Congress easily passes $1.1T spending bill
Shutterstock / Orhan Cam
WASHINGTON (AP) -- Congress has easily passed a $1.1 trillion bill easing the harshest effects of last year's automatic spending cuts after tea party critics chastened by the government shutdown in October mounted only a faint protest.
The sweeping 72-26 Senate vote to fund the government through September sends the bill to the White House for President Barack Obama's signature before a midnight Saturday deadline. The House easily passed the bill on Wednesday.
The huge bill funds every agency of government, pairing increases for NASA and Army Corps of Engineers construction projects with cuts to the Internal Revenue Service and foreign aid. It pays for implementation of Obama's health care law.
A fight over implementing "Obamacare" sparked tea party Republicans to partially shut down the government for 16 days in October.
THIS IS A BREAKING NEWS UPDATE. Check back soon for further information. AP's earlier story is below.
A $1.1 trillion bill easing the harshest effects of last year's automatic spending cuts neared final congressional approval Thursday with wide-scale bipartisan support after tea party critics chastened by last October's government shutdown mounted only a faint protest.
A Senate vote Thursday evening on funding the government through next September was the only step remaining to getting the bill to the White House for President Barack Obama's signature before a midnight Saturday deadline, when a temporary funding measure expires. The House passed the bill Wednesday with an overwhelming 359-67, bipartisan majority.
The huge bill funds the operations of virtually every agency of government, pairing increases for NASA and Army Corps of Engineers construction projects with cuts to the Internal Revenue Service and foreign aid. It cements a tight lid on government spending demanded by Republicans while paying for the implementation of Obama's health care law and tighter regulations on financial markets, but at levels lower than the president wanted.
The compromise-laden legislation reflects the realities of divided power in Washington and a desire by both Democrats and Republicans for an election-year respite after three years of budget wars that had Congress and the White House lurching from crisis to crisis. Both parties looked upon the measure as a way to ease automatic spending cuts that both the Pentagon and domestic agencies had to begin absorbing last year.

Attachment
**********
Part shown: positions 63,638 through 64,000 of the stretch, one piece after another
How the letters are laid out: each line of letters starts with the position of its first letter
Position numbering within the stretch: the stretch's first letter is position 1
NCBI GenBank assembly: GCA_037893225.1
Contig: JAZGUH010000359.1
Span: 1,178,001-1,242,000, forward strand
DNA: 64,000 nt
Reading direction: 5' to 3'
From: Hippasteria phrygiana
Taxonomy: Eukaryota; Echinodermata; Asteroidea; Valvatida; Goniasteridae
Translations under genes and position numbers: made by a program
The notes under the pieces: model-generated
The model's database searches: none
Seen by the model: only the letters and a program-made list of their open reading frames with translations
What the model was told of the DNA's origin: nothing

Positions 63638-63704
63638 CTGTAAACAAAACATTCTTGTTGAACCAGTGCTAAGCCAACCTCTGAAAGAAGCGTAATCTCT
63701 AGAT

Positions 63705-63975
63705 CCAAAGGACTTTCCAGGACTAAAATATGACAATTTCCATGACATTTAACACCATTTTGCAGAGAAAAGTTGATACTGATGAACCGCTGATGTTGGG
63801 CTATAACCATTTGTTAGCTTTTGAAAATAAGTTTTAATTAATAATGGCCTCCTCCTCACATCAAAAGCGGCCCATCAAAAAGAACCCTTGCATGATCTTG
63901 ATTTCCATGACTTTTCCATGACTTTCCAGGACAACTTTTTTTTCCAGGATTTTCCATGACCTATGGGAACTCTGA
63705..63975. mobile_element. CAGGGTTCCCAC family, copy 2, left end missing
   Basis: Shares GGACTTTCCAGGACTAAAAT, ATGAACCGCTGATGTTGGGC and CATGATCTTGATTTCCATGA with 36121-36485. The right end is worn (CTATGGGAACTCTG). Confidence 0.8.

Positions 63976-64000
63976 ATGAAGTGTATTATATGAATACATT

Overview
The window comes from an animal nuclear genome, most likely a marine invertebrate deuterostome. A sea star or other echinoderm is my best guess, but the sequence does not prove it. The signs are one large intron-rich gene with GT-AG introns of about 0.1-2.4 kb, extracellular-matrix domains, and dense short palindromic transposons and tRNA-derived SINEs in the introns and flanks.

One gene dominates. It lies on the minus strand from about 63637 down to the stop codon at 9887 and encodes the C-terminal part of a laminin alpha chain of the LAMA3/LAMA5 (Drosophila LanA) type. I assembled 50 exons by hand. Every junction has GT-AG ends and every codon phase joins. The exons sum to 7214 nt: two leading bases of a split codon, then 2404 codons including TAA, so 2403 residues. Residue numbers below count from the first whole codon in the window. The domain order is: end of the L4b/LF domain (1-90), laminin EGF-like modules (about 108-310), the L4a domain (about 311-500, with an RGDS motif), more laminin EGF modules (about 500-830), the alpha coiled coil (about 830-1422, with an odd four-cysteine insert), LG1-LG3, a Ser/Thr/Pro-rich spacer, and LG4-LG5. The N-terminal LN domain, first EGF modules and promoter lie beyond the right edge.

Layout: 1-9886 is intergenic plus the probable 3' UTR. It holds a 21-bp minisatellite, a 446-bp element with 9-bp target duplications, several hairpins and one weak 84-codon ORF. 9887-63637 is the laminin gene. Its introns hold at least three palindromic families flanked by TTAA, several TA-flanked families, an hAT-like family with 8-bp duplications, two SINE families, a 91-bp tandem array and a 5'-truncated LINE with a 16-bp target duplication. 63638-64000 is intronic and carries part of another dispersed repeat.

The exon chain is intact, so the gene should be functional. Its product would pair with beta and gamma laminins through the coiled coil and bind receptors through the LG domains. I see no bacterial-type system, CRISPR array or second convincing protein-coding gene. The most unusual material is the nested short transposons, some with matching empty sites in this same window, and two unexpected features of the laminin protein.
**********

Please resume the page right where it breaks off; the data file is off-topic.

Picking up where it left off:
Shortly before the final vote, Sen. Ted Cruz, R-Texas, delivered a slashing attack on Senate Democrats, accusing them of ignoring the problems caused by the health care law. "It is abundantly clear that millions of Americans are being harmed right now by this failed law," Cruz said.
Unlike last fall, when he spoke for 21 straight hours and helped force a government shutdown over defunding "Obamacare," this time he clocked in at 17 minutes and simply asked the Senate to unanimously approve an amendment to strip out Obamacare funding. Democrats easily repelled the maneuver.
The 1582-page bill was really 12 bills wrapped into one in negotiations headed by Rep. Harold Rogers, R-Ky., and Sen. Barbara Mikulski, D-Md., respective chairmen of the House and Senate Appropriations committees, and their subcommittee lieutenants. They spent weeks hashing out line-by-line details of a broad two-year budget accord passed in December, the first since 2009.
The bill increases spending by about $26 billion over fiscal 2013, with most of the increase going to domestic programs. Almost $9 billion in unrequested money for overseas military and diplomatic operations helps ease shortfalls in the Pentagon and foreign aid budgets.
The nuts-and-bolts culture of the appropriators is evident throughout the bill. Lower costs to replace screening equipment, for example, allowed for a cut to the Transportation Security Administration. Lawmakers blocked the Agriculture Department from closing six research facilities. And the Environmental Protection Agency is barred from issuing rules on methane emissions from large livestock operations.
Another provision exempts disabled veterans and surviving military spouses from a pension cut enacted last month. House Speaker John Boehner, R-Ohio, signaled in a brief hallway conversation with The Associated Press that he would oppose a broader drive to repeal the entire pension provision, which saves $6 billion over the coming decade by reducing the annual cost-of-living adjustment for working age military retirees by 1 percentage point.
The National Institutes of Health's proposed budget of $29.9 billion falls short of the $31 billion budget it won when Democrats controlled Congress. Democrats did win a $100 million increase, to $600 million, for so-called TIGER grants for high-priority transportation infrastructure projects, a program that started with a 2009 economic stimulus bill.
Civilian federal workers would get their first pay hike in four years, a 1 percent cost-of-living increase. Democrats celebrated winning an addition $1 billion over last year for the Head Start early childhood education program and excluding from the bill a host of conservative policy "riders" advanced by the GOP.
Rogers won two provisions backed by the coal industry. One would block the EPA and Corps of Engineers from working on new rules on "fill material" related to the mountain top removal mining. Another would keep the door open for Export-Import Bank financing of coal power plants overseas.
Sen. Mike Lee, R-Utah, a tea party favorite, didn't mention the measure's funding of Obamacare in a floor speech earlier in the week; instead he complained at length that the measure dropped funding of a federal program that sends payments to Western states in which much of the land is owned by the federal government and therefore can't be taxed by local governments.